The north side of Jamestown is a little better place to live now that Lillian Dickson Park has been renovated.
It took two years and nearly $75,000 for the park's new handicapped-accessible preschool play area, toddler climbing wall, flywheel spinner, fall zone materials, benches, bike rack, trash cans, perimeter fence and a park sign to become a reality.
Renovating the park, which is located on Falconer Street between Bowen and Sturges streets, was the brainchild of neighborhood parents who found themselves aligned with David Reinhardt, formerly of Chautauqua Striders, and Janet Forbes, project coordinator of the Creating Healthy Places through the Chautauqua County Health Network. Reinhardt and Forbes were partners willing to spend their time and efforts shepherding the project to completion. The project received some early advice from Paula Hofgren, a Jamestown woman who had led a similar effort in Roseland Park and remained involved in the Lillian Dickson Park project to its completion.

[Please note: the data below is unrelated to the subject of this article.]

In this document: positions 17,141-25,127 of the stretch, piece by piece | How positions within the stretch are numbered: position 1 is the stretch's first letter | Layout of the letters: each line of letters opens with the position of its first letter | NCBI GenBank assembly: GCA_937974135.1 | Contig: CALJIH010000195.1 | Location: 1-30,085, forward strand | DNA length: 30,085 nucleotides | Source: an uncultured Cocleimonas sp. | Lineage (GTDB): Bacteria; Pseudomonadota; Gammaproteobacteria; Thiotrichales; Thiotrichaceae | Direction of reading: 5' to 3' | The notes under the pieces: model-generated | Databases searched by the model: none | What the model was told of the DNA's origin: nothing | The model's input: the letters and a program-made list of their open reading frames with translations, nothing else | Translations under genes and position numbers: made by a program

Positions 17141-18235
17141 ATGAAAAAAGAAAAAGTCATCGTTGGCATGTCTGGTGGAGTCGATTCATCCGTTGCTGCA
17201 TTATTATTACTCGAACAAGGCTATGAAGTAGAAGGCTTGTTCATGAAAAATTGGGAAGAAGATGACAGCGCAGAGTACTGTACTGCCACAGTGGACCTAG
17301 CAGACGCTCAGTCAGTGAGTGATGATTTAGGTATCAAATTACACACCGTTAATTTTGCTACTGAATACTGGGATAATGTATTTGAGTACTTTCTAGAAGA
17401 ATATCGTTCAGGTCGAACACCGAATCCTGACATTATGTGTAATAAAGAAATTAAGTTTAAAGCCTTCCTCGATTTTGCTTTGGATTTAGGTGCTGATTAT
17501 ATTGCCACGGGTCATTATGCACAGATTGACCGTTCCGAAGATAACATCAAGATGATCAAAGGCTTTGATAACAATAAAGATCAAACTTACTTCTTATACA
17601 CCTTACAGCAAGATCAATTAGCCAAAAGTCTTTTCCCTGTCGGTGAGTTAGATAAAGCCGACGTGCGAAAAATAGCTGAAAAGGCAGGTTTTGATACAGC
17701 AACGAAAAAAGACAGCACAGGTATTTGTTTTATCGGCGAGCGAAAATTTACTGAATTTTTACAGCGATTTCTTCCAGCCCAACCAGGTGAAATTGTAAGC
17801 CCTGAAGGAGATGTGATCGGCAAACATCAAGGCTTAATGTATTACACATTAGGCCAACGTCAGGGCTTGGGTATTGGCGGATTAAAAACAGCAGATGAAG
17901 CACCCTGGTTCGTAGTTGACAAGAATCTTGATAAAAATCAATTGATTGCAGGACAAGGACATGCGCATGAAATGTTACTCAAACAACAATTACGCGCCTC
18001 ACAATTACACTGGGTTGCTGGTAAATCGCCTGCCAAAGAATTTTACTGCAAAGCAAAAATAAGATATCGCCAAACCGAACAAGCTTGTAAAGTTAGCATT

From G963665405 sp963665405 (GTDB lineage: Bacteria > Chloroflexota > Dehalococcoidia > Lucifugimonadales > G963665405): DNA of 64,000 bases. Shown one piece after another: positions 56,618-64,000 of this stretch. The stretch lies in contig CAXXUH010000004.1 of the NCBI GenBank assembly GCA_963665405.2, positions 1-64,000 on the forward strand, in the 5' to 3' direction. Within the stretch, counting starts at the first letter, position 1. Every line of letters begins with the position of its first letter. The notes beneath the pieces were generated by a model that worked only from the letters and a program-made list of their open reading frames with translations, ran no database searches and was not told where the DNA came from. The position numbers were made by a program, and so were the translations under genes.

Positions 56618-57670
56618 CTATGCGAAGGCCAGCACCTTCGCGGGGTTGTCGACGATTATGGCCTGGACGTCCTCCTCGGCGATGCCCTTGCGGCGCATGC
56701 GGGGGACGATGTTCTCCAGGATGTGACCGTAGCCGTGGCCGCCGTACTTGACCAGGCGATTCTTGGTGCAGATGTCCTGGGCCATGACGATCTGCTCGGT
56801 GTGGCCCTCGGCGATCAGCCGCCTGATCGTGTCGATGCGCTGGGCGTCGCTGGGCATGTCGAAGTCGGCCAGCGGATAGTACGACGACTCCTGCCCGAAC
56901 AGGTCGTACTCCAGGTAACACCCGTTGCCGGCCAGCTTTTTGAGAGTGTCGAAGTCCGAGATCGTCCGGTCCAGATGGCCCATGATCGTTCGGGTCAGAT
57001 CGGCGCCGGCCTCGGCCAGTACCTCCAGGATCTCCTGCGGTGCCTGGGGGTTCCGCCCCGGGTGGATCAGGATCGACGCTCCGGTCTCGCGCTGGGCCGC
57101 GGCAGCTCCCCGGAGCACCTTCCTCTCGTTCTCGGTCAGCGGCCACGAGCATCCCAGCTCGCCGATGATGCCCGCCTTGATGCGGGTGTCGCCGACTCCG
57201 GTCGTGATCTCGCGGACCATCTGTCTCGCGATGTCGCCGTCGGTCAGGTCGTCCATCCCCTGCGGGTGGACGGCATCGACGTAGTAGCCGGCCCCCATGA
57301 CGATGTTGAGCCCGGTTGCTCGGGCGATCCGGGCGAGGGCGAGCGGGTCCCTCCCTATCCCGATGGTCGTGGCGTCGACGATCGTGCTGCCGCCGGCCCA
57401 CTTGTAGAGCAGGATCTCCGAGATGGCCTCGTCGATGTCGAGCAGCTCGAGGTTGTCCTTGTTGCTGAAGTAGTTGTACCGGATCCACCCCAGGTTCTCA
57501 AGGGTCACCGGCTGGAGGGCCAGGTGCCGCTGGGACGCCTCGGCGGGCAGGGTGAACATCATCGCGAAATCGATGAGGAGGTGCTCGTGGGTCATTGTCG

Reinhardt and Forbes took the lead in making presentations to city officials, service clubs and businesses. They found the new playground equipment, worked with parents to get crosswalks near the park to make it safer for the children playing in it and raised awareness of crime issues in the area. They also mobilized a hardy group of volunteers who put hundreds of hours of effort into the park to make it what it is today.
Hundreds of people had a hand in Lillian Dickson Park - from city and foundation officials who gave time and money to the project to the neighborhood residents who didn't just sit back and accept a substandard park for their children. As much as anyone, however, it is Reinhardt and Forbes who deserve credit for Lillian Dickson's renewed stature as a gathering place for north side children.